Nine Helps for Teaching

round stones for meditation on blurred backgroundIt’s summer. Families are traveling and the youth who do make it to Sunday school and small groups are drowsy, but the following nine guidelines will help boost your meaningful teaching.

(1) Give youth opportunities to participate in the learning experience. Passive learning does not grow learners effectively. Active learning allows all who are present to learn from one another. Youth learners enjoy talking with one another and learning from one another. Youth learn best when they are involved in the teaching/learning event.

(2) Give youth opportunities to apply lesson truths to their individual lives. Youth learners today are conditioned to instant feedback. They expect to be “graded” on their learning. To keep learner motivation high, provide immediate feedback and affirmation. Tell youth when their ideas are on track. Help them see and understand where they may be misunderstanding something. Guide them as they form their own spiritual lives. Relevant and practical experiences, for all age groups, will make a difference in their interest and consistent attendance.

(3) Give youth opportunities to understand the big picture of Scripture. Too often we emphasize short segments of Scripture. We spotlight Bible stories or Bible truths but fail to show how these fit into the bigger story of redemption. We even encourage memorization of Bible verses with little or no application. From time to time, remind learners how these “small pieces” relate to the total picture of God’s redemptive love. Jesus summed up the whole of God’s work in these two paraphrased commandments: “Love God with all your heart, soul, and mind, with all of your being, and love your neighbor as much as you love yourself.” Occasionally, we need to remind learners how the little parts fit together.

(4) Give youth priority attention in the classroom. Be “learner-oriented” and “teacher-flexible.” The teaching/learning process begins when the first young person arrives. The teacher should always arrive first and be ready. Teach with youth in mind. Sometimes your ideas may be great adult ideas; if so, try to relate the idea to a youth orientation. Teach to keep the learning environment open, involving, and exciting.

(5) Give youth opportunities to share in a climate of honesty and safety. Youth need to know first that they won’t get laughed at our ridiculed. They absolutely will not share until they feel safe. Building trust takes time. Ask lighthearted questions as class begins and go deeper as trust grows.

Innovative Sunday school classes allow for times of laughter and tears. Exciting Bible teaching allows for fun and for serious interaction. Use positive examples of humor, use honest life illustrations, and be open to the leadership of God’s spirit in the growth, maturity, and intimacy of your class.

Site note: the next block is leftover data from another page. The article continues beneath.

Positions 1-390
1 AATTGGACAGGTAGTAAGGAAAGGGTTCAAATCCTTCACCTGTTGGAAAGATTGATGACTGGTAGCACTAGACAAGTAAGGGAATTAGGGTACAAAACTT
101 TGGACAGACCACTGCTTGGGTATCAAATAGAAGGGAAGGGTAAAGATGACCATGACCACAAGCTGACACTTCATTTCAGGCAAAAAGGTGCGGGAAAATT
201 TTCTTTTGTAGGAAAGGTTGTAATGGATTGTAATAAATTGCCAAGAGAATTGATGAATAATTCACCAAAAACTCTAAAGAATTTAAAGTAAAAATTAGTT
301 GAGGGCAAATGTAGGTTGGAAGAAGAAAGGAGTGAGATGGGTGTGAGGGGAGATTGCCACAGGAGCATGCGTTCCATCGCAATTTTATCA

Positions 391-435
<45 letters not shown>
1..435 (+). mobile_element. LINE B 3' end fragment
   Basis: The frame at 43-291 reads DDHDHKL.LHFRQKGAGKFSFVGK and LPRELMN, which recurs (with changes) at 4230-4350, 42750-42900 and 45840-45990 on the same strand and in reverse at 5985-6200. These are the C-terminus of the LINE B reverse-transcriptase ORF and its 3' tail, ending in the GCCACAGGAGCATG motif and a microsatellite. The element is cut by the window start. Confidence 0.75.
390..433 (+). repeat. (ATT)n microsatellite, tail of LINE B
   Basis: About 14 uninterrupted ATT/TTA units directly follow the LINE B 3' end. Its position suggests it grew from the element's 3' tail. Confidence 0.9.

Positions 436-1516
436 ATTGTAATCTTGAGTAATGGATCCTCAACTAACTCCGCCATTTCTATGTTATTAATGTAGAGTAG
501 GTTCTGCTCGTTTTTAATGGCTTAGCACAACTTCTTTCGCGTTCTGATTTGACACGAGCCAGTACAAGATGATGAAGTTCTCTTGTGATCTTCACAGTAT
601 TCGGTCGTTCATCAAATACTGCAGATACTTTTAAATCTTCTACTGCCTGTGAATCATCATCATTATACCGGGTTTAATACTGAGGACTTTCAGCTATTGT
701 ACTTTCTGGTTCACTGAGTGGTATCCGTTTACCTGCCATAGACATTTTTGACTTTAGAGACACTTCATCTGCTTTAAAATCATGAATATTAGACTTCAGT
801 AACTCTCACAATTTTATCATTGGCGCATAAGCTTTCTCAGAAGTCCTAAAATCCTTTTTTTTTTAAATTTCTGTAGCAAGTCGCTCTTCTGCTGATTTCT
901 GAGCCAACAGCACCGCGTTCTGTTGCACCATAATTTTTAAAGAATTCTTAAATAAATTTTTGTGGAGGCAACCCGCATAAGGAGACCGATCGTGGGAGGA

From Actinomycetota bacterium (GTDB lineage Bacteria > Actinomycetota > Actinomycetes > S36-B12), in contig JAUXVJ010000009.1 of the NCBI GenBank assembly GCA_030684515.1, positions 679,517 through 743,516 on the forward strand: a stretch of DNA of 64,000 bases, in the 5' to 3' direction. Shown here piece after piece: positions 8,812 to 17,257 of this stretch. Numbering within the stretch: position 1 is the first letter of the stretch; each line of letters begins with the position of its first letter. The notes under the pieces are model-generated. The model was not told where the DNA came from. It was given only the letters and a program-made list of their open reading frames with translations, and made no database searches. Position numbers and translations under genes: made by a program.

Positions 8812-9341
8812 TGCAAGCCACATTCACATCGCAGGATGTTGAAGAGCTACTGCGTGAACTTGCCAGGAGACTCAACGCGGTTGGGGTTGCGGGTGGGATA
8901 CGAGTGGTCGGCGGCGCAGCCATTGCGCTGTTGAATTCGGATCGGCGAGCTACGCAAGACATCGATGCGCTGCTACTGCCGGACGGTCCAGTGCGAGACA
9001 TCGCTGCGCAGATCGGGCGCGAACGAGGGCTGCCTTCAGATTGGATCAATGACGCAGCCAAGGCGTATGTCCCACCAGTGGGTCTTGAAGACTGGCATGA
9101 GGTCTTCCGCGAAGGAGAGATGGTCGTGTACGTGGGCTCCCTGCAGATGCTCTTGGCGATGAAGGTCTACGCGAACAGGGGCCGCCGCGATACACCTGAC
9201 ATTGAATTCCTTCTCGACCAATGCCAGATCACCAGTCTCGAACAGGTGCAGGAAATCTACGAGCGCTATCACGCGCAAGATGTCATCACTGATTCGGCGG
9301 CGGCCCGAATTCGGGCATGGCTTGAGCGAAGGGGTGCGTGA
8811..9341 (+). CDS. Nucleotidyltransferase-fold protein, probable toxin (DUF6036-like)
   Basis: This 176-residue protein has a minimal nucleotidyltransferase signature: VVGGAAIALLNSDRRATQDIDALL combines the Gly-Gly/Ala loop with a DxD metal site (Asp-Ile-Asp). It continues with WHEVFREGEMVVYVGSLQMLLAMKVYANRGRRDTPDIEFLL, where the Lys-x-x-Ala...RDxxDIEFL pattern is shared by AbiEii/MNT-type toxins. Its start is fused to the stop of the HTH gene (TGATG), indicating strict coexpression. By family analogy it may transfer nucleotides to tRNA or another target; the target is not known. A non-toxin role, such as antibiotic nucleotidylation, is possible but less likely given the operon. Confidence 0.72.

(6) Check your ego at the door. An ineffective teacher can ruin an exciting learning experience. An ego-driven teacher can squelch interaction and relational learning. A controlling teacher can stifle relationship building and spiritual growth. You are not the judge of these young learners; you are their guide. If you come across too heavy-handed, they will turn you off. You are not the coolest person in the room; you are not their pal. If you come across too “youth-oriented,” they will not trust you.

Trust your prayer life to guide you toward the truths that will directly impact your class. Don’t be afraid to say to your class, “I don’t know…but I will find out!” Openness and honesty go far in building a loving and accepting Sunday school class.

(7) Be creative as a teacher. Be prepared and caring. Be flexible. These actions will go far to help you grow as you lead youth. We all want to be challenged with the excitement of biblical truths. Youth, especially, want to build a strong faith foundation that will serve them well as they grow. In our teenage years, most of us begin to understand what being a follower of Christ means. What you teach and how you teach will impact your youth learners for the rest of their lives!

(8) Be confident in the power of Christ. Enter every teaching opportunity filled with confidence that you have done your best each week to open yourself to the loving power of God. Teach with confidence and sensitivity. Leave the results to God! You are the messenger; God is the message. As you teach with attentiveness both to the Holy Spirit and to the youth learners, you can be assured that blessings and miracles will abound.

(9) Have fun! Too often we forget that learning is fun. Your youth like to be active, interactive, and sometimes silly. If learning isn’t fun and meaningful, youth will turn you off and tune you out. Laugh out loud from time to time.

help_youthssThis post originally appeared in Help! I Teach Youth Sunday School by Brian Foreman, Bo Prosser, and David Woody.

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